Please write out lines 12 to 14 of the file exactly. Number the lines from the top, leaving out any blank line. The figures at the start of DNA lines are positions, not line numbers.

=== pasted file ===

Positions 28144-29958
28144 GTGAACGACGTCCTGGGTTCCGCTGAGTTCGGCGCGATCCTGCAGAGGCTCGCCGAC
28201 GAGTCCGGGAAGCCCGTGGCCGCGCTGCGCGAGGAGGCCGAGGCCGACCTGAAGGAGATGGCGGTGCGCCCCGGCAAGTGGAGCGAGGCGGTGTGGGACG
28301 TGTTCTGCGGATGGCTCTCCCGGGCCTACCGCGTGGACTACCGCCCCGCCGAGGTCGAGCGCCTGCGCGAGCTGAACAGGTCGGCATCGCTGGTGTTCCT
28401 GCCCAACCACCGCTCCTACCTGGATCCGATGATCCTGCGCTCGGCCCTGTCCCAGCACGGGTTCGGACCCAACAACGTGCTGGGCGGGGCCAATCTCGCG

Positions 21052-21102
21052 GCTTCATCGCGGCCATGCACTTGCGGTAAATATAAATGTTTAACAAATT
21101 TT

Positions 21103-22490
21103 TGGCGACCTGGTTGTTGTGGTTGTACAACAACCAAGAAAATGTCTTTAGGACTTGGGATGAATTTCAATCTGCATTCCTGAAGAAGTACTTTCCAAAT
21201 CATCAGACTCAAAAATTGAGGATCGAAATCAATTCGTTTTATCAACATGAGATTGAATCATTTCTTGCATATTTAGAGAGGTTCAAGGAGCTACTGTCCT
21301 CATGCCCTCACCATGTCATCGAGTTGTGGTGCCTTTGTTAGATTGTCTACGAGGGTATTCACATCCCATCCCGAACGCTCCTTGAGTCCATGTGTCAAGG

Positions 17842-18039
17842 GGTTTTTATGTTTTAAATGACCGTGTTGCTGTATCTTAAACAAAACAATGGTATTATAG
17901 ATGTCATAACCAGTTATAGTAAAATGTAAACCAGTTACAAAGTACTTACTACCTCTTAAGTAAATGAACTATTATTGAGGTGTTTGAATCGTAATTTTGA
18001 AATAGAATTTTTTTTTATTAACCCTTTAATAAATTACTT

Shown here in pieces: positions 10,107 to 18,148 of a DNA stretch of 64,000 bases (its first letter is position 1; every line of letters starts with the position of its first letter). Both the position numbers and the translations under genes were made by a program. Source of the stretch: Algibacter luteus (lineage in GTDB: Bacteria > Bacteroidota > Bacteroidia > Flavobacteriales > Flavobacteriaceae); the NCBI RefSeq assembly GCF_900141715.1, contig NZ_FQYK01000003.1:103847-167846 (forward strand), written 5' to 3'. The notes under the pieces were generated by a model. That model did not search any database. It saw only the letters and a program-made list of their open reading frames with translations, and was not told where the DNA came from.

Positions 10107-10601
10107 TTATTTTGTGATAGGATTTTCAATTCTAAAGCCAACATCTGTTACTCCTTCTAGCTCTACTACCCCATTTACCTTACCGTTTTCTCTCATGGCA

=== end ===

21301 CATGCCCTCACCATGTCATCGAGTTGTGGTGCCTTTGTTAGATTGTCTACGAGGGTATTCACATCCCATCCCGAACGCTCCTTGAGTCCATGTGTCAAGG

Positions 17842-18039
17842 GGTTTTTATGTTTTAAATGACCGTGTTGCTGTATCTTAAACAAAACAATGGTATTATAG